after Jack Gilbert
The first night, carrying the small box
down an open road, I loved the angles
of horizon. Later I shifted the box
under my arm, then onto my shoulder.
Finally all of me blistered. Now I am still
walking and still I cannot muster any anger
because in the box are my white sandals,
no longer by his oxfords at the front door.
My last defense / Is the present tense
- Gwendolyn Brooks, “Old Mary”
My plans: sharing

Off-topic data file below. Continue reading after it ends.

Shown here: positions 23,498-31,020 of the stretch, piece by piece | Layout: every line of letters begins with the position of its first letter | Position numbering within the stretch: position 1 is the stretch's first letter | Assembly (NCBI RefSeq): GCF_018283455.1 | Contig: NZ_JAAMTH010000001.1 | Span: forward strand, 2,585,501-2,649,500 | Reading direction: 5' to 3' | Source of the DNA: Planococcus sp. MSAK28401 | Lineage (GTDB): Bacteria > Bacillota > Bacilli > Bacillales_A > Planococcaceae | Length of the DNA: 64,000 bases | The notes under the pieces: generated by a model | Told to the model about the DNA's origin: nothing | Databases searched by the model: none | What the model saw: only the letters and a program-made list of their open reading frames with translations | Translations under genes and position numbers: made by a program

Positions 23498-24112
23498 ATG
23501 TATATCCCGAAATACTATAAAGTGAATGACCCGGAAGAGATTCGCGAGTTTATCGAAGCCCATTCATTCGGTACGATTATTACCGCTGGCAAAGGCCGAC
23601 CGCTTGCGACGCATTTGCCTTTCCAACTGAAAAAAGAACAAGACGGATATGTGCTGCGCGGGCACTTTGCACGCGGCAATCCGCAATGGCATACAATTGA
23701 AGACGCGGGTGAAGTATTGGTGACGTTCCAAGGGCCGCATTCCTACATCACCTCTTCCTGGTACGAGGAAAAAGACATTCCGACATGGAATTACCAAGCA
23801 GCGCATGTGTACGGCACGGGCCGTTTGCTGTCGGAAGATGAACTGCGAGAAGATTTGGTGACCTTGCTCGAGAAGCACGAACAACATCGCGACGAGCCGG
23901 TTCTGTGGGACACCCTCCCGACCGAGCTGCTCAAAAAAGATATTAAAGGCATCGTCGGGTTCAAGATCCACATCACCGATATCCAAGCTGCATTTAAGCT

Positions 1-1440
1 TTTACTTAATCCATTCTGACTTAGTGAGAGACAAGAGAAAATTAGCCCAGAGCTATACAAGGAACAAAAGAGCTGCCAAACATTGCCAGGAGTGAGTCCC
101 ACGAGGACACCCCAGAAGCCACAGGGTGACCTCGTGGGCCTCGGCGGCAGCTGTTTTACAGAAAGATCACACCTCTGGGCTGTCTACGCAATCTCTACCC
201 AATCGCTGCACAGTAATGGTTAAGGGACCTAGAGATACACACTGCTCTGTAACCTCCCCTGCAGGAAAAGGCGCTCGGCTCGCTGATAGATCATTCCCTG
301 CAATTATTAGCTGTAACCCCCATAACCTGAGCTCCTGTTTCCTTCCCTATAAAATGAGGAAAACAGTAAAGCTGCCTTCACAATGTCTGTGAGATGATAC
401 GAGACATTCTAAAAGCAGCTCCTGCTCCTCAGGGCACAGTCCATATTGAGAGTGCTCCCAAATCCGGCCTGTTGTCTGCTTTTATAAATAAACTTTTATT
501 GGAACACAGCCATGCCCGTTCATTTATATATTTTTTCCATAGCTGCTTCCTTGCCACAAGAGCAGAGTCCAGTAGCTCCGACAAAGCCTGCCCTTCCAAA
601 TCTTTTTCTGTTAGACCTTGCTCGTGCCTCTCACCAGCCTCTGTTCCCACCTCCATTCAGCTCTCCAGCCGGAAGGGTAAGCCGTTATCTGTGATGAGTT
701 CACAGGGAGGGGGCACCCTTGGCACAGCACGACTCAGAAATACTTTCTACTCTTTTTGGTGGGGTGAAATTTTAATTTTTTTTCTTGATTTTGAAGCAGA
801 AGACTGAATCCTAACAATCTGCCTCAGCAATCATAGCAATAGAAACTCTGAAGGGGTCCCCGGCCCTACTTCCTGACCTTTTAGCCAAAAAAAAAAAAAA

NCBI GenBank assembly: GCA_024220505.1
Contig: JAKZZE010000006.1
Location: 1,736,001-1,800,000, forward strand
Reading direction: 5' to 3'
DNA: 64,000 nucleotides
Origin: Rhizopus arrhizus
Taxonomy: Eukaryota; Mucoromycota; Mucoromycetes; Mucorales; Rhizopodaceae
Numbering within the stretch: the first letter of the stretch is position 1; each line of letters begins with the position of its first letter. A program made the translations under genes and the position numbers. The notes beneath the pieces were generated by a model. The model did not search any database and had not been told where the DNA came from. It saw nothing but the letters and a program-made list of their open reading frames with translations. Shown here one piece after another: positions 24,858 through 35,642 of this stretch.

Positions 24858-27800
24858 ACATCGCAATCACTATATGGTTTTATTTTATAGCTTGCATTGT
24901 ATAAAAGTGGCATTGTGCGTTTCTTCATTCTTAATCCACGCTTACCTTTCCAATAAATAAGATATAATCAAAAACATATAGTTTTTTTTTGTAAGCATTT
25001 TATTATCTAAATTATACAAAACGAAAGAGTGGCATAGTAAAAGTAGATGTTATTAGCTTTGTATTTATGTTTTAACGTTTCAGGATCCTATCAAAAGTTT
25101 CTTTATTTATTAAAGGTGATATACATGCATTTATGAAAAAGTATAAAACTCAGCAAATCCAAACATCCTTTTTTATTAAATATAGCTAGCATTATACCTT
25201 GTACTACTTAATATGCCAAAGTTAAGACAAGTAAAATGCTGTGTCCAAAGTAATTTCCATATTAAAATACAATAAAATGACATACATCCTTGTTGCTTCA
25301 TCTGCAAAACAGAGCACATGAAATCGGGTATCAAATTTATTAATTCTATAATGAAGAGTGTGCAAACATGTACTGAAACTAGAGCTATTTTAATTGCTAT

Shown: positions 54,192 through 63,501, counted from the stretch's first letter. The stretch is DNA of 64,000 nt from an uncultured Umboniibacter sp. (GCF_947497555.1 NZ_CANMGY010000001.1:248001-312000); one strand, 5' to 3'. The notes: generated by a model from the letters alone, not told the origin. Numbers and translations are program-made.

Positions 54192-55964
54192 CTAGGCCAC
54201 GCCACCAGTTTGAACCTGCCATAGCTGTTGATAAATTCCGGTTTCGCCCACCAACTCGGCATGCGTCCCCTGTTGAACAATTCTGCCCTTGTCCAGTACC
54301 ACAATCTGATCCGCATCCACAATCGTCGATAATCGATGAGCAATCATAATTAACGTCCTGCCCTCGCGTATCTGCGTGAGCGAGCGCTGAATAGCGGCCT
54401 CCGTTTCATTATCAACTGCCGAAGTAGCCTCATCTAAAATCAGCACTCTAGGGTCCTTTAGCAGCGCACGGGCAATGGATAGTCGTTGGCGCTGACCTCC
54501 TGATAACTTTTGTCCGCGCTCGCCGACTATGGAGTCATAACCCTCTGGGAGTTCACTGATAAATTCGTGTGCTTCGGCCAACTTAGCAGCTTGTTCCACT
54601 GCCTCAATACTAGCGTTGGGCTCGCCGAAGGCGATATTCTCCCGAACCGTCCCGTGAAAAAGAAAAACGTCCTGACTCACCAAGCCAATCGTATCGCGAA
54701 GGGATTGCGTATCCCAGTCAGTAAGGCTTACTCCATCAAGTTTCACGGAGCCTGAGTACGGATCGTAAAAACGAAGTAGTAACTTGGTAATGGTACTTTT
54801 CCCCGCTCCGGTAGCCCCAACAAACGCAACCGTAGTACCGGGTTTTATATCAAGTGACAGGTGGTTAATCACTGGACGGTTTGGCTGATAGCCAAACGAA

a ham biscuit for breakfast
at Wallace Station
on my days off with you
waiting for you.
I slide into the side
of the booth
Back to the door,
I eat our whole breakfast
myself, without napkins
or silverware, grease & salt
covering the hands I always
kept clean for you.
Anne Charlton is a second-year MFA student in poetry at Vanderbilt University and literature columnist for PolicyMic. She graduated from Purdue University with a B.A. in English and Creative Writing. She was named a finalist in Yemassee’s 2013 Pocataligo Poetry Contest, and her work has been published in Yemassee, Toad the Journal, and A Clean, Well-Lighted Place.